Diversity is core to competitiveness. A 2014 Harvard Business School study, The Cost of Friendship, found that success rates of entrepreneurs diminish when co-investors have similar backgrounds and experiences. As an industry, we have a lot of work to do, and NVCA is committed to helping investors and entrepreneurs build diverse, competitive teams.
Last week, the NVCA team, our members, and partners Deloitte, Proskauer Rose, Silicon Valley Bank, Miller Law Group and the Nasdaq Entrepreneurial Center joined together to host Policies Driving Innovation in San Francisco to provide data, insights and resources. We also rolled out the new NVCA Sample H.R. Policies – a free resource to help venture firms build inclusive H.R. practices.
A Talent Strategy is Key: How Policies and Programs Attract and Retain Diverse Employees
NVCA-Deloitte Human Capital Survey found VC firms with a human capital strategy have an average of 54% female and minority employees overall; firms without a human capital strategy average only 41%.
Firms with formal mentorship programs have 16% greater representation of women in leadership roles.
During the event, Emily Anderson, Consultant, Deloitte Survey Research & Analytics Center, Inclusion Center of Excellence and Carl Bennett, Principal, Deloitte Consulting walked through the results of the 2016 NVCA-Deloitte Human Capital Survey. Our survey examined the current state of diversity across the venture capital industry and collected data from 217 U.S. firms on employee demographics and firm talent-management practices.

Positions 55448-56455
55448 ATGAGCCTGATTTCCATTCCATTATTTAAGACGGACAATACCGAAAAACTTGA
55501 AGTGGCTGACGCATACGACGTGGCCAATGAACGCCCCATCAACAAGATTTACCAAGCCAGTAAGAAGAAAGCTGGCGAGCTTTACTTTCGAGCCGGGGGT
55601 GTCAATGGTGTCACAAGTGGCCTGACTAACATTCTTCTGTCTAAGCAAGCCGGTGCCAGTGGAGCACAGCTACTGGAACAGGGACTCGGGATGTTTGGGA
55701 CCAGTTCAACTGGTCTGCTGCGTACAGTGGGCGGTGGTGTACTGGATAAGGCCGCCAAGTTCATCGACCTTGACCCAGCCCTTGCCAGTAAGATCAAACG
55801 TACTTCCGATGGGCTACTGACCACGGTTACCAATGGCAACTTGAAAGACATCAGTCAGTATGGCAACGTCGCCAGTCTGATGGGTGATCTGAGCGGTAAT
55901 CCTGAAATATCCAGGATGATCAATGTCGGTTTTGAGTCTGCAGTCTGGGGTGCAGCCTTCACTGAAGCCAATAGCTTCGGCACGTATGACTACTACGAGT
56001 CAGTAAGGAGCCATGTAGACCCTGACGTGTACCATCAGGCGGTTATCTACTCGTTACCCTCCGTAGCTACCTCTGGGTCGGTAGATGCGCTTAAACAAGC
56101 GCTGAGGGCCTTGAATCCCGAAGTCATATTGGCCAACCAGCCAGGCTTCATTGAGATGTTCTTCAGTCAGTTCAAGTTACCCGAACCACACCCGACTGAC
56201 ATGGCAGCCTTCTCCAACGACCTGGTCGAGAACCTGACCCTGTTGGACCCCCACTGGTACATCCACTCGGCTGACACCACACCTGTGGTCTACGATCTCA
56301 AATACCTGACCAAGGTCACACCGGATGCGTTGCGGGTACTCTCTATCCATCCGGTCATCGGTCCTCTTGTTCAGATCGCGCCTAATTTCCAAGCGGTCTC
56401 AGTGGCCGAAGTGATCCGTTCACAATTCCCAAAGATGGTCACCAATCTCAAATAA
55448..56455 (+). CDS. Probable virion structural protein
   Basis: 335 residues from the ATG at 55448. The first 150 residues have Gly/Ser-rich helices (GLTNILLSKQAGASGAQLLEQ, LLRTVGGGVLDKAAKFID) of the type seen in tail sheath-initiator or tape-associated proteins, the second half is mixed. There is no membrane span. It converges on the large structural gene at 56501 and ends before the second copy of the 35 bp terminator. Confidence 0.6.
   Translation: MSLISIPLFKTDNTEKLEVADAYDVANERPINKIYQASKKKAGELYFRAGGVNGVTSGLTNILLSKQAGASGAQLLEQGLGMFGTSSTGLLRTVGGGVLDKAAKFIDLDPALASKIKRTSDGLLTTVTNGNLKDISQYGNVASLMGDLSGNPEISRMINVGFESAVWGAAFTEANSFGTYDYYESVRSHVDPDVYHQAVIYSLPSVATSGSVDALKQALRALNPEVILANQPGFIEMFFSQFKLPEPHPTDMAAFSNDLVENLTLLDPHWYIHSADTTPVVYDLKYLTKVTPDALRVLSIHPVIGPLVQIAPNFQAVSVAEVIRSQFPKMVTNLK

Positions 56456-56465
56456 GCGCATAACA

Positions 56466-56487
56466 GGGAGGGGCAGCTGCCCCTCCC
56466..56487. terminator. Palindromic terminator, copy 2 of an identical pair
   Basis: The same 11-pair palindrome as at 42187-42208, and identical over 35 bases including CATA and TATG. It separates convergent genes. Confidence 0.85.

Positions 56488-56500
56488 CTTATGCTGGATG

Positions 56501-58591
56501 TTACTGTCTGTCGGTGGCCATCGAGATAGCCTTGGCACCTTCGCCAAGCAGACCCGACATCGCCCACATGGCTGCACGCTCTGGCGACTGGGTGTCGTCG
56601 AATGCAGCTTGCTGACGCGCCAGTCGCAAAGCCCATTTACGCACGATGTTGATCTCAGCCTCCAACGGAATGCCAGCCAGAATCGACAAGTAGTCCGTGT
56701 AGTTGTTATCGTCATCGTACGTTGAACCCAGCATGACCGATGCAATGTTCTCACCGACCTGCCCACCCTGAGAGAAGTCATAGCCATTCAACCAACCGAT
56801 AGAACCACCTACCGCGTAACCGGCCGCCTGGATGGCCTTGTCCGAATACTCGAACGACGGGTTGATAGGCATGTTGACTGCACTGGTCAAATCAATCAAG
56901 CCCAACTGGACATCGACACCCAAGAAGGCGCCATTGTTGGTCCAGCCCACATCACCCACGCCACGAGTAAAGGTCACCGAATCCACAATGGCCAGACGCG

The survey explored the lack of demographic diversity in the VC industry. The ratio in venture capital and startups is not proportional to the opportunity: women and underrepresented minorities create new technologies and medical therapies and are customers and buyers of innovation. But far too few investments are made by the venture industry into women and minority led companies. And this lack of demographic diversity extends to the firm level, where women comprised only 11 percent and minorities only 15 percent of Investment Partners or equivalent in our sample. Firms may be missing opportunities to develop relationships when they do not represent the growing population of talent in the market.
Importantly, the results showed that having a talent strategy makes a difference. We found a strong correlation between the existence of human capital strategies at venture firms and their representation of women and minorities. VC firms with a human capital strategy have an average of 54 percent female and minority employees overall; firms without a human capital strategy average only 41 percent.
In addition, firms with formal mentorship programs have 16 percent greater representation of women in leadership roles, and firms with formal recruitment programs have 9 percent greater representation of women in leadership roles.
Impact Begins with Leadership
During the event, leaders who have pioneered new approaches in venture capital to build diverse teams shared what they have learned.
Lisa Lambert, Managing Partner of The Westly Group and former Managing Director at Intel Capital and founder of the Intel Capital Diversity Fund, had a clear message for the venture community: do whatever you can with what you have. In 2015, Lambert embodied that idea following the announcement from her then-boss, Intel CEO Brian Krzanich, when he pledged to improve the gender and racial diversity of Intel. No one asked her to create the diversity fund; instead, she developed the concept and gained approval for a $125 million dedicated fund to invest in women and minority led companies. The fund – the largest of its kind by a significant margin – provides selected tech startups with access to Intel Capital’s business development programs, global network, and technology expertise and brand capital.